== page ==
What is the price of your own pain in your practice?
Consider this scenario. You have just finished a vigorous set of tennis with a friend. You notice a little discomfort in your right elbow but think nothing of it. The next day you wake up a feeling a little stiff.
Later that day, you begin to see some patients and move around, and the stiffness seems to subside just a bit. The morning proceeds as usual. After a little light lunch, you move on to the afternoon patients. Following a thorough examination of a geriatric patient, you notice a little twinge of pain in your right elbow. Rubbing it a bit, you finish the day. The next day, you wake up with discomfort but the pain worsens throughout the day. The pain seems to worsen while examining patients and lessens as you stop and rests.
After several weeks of over-the-counter medications, you decide to trial some non-steroidal anti-inflammatories. You comply with the medication regimen and notice some relief but the symptoms persist and continue to exacerbate with patient care.
After a couple more weeks, you decide to try some physical therapy. After comparing schedules with the therapist, you schedule an appointment in two weeks. In the meantime, you continue with the NSAIDs and try some ice. The pain is tolerable in the morning but worsens considerably in the afternoon. As a result, you modify your afternoon schedule and cut back on the number of patients that you see.
Physical therapy starts two weeks later, but the only appointment available is at 10 a.m. The first visit takes approximately 90 minutes. The therapist takes your history, completes an examination of your upper body, neck and back. She initiates a treatment protocol of iontophoresis utilizing dexamethasone over your right lateral epicondyle. This is followed by some soft tissue mobilization, stretching of your right shoulder, elbow, wrist and hand. The therapist then ices your elbow and describes a home stretching program for you to begin later in the day. Lastly, she fits you with an “Aircast” tennis elbow splint for you to wear during the working day. She recommends that you modify your work day by limiting the number of patients that you see; recommends no tennis for a while and no heavy work outside of the clinic.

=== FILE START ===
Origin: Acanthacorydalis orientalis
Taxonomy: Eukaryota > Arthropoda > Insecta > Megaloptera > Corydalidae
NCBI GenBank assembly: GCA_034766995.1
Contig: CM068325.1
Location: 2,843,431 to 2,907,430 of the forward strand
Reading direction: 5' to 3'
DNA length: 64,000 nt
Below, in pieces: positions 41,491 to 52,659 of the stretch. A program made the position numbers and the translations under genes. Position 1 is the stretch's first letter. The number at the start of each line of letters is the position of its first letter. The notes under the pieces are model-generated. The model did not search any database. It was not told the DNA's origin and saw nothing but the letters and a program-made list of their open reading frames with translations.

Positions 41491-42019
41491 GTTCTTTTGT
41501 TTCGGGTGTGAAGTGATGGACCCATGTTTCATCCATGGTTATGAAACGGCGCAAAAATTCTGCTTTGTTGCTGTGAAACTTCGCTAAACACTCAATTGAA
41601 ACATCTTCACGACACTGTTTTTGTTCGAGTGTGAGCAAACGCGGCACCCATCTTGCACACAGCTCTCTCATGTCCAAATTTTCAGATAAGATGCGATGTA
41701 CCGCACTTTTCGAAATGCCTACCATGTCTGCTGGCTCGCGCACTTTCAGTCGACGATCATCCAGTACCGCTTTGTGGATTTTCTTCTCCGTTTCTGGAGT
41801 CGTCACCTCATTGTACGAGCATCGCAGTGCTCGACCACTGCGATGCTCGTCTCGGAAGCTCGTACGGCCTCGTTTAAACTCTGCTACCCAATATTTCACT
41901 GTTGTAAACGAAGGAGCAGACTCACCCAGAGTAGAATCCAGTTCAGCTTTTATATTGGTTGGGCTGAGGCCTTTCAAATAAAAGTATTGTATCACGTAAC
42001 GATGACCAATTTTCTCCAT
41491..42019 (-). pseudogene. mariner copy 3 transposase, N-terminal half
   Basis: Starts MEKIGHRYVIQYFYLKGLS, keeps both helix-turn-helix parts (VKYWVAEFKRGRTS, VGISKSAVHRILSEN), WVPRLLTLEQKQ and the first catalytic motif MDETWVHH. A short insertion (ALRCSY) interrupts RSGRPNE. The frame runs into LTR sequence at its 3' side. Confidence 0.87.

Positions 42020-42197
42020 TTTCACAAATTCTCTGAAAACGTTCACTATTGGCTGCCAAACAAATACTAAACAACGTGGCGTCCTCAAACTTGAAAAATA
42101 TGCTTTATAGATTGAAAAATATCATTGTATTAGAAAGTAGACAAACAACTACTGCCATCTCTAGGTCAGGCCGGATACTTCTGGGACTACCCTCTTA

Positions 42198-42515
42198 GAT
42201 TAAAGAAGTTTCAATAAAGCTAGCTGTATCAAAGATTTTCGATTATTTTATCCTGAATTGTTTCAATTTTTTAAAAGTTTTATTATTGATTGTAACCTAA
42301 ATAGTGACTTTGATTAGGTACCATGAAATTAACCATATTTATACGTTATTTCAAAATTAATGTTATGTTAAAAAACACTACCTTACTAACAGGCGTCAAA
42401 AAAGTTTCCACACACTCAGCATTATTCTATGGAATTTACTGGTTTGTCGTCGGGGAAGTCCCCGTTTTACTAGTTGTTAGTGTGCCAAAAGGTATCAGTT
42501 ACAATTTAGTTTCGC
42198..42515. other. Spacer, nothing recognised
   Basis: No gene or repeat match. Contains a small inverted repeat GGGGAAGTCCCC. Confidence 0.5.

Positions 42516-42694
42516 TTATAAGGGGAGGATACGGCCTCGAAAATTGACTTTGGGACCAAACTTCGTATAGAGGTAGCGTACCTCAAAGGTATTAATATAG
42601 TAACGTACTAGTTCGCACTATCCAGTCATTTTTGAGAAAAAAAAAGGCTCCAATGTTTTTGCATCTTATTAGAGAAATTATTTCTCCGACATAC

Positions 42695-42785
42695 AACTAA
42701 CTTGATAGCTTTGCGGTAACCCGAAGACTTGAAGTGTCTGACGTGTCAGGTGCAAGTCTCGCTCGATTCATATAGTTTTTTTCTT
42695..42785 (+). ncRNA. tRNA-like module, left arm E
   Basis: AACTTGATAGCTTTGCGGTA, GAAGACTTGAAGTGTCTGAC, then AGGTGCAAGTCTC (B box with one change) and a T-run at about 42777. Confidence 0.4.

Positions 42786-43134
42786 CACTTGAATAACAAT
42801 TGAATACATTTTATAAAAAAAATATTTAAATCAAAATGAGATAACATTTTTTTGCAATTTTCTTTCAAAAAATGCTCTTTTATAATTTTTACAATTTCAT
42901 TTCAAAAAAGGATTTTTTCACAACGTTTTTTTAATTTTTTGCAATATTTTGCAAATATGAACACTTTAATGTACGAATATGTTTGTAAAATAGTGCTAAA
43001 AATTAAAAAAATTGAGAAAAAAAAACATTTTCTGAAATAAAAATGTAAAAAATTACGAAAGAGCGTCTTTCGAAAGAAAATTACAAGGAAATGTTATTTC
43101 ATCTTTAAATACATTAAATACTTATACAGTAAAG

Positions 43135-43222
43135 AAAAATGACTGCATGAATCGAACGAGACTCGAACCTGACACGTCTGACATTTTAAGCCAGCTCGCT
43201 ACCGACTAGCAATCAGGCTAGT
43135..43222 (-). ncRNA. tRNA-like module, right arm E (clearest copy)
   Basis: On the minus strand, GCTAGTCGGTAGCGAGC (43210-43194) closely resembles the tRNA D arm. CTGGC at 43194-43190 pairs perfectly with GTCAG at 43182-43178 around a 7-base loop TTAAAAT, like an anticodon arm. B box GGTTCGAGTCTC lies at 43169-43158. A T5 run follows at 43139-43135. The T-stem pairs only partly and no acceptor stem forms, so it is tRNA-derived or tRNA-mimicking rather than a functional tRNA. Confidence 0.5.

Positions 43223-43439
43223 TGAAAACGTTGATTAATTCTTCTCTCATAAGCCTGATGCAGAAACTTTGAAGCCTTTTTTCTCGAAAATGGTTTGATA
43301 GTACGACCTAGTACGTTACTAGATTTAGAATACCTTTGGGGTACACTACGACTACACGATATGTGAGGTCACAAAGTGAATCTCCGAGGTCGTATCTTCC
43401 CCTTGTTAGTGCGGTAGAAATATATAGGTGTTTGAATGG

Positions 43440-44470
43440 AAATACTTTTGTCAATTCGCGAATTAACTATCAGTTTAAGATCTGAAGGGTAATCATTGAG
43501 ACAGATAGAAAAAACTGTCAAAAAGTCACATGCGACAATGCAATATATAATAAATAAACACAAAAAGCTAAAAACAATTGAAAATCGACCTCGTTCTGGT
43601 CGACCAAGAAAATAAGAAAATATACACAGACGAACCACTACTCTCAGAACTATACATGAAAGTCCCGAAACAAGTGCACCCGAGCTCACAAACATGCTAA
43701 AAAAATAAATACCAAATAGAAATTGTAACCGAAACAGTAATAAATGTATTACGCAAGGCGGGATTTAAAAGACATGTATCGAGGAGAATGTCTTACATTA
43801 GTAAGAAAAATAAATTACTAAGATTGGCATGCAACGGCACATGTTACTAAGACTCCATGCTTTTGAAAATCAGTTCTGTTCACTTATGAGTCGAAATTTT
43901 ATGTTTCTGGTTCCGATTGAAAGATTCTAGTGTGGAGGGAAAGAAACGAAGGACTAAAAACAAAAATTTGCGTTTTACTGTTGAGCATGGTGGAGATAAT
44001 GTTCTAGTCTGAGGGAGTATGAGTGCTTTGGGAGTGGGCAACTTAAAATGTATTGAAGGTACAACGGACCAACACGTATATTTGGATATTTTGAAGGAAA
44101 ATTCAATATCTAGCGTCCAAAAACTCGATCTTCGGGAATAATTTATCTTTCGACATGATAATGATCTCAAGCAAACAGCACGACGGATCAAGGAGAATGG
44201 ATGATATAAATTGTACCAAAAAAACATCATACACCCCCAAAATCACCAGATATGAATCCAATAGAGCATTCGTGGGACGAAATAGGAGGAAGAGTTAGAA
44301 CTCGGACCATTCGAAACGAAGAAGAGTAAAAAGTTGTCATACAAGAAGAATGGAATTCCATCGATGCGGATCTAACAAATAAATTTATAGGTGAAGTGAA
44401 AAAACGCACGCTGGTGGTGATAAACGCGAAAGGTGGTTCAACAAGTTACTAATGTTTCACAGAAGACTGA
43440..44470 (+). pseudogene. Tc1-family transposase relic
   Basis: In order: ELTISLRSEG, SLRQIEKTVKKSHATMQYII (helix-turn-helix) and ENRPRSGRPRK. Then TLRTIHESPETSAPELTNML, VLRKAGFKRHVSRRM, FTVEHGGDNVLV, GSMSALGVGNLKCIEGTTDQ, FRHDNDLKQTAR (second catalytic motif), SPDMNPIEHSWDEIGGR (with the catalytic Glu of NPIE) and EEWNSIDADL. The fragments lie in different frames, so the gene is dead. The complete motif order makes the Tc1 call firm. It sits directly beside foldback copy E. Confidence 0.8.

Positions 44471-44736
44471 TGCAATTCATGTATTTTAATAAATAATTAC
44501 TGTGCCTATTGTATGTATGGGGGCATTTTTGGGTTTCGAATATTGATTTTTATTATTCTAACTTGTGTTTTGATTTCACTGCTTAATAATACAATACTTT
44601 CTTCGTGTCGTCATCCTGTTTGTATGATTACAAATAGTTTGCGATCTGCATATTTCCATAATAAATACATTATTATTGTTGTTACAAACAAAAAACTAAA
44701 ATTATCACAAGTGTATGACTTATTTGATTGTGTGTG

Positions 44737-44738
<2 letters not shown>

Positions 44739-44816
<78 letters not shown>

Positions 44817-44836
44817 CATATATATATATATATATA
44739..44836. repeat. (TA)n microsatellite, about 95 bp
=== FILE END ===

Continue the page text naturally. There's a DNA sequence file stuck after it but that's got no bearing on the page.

So, what is the price of this initially small pain in your elbow? If we calculate your gross income to be somewhere between $300 to $500 per hour, let’s figure the price of this problem up to this point.
During the first few weeks of the discomfort, there was no specific cost.
As the symptoms worsened, you began to limit your patient visits, so let’s say you saw two fewer patients per day. If we take two patients per day for five days a week over two weeks, that comes to ~$300 x 2 x 5 x 2 = $6000. Prescription for NSAIDs ~ $50.
Once therapy starts, the appointments take about one hour and another half an hour for travel. If we add this time to the two patients you have already not scheduled, we can roughly calculate the following: 3 1/2 hours per day, three days a week for six weeks comes to ~ $300 x 3 ½ per day x 3 days per week x 6 weeks = $18,900. The rough total up until this point is $6000 + $175 + $18,900 = $25,075.
Now, assuming that the problem resolves during the course of those six weeks of treatment, you’ve gotten off fairly inexpensively. If not, the meter is still running. So the next time you start feeling a little nagging pain and discomfort, better heed the warning since benign neglect may not come without a price!
Doctor, Heal Thyself
What can you, as a clinician, do as a preventive strategy?
Take a closer look at your work, exercise, rest, and stress factors during a typical work week.
Are you balancing work/home stress with appropriate rest/relaxation? Is your work out targeting areas of need for your body’s needs? Are you resting enough to recover from the stress and strains that you are placing on your body? Do you have any ongoing or lingering aches and pains that aren’t relieved by a good night’s sleep? Do you perform any stretches during the day to counteract the stresses that you put on your body?
Consider all of these factors and take care of yourself as you take care of your patients who have pain.
Timothy J. Caruso, PT, MBA is a practicing physical therapist who is nationally known as a professional speaker who has worked extensively with medical professionals since 1988 in the areas of ergonomics, injury prevention, productivity, exercise, and wellness.